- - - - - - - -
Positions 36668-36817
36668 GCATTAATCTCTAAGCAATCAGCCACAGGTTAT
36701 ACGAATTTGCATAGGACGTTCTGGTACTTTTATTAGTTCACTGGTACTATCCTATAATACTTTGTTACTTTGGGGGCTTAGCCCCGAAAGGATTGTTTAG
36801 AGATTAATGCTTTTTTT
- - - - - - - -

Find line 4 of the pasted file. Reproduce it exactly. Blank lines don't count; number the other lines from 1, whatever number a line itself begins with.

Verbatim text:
36801 AGATTAATGCTTTTTTT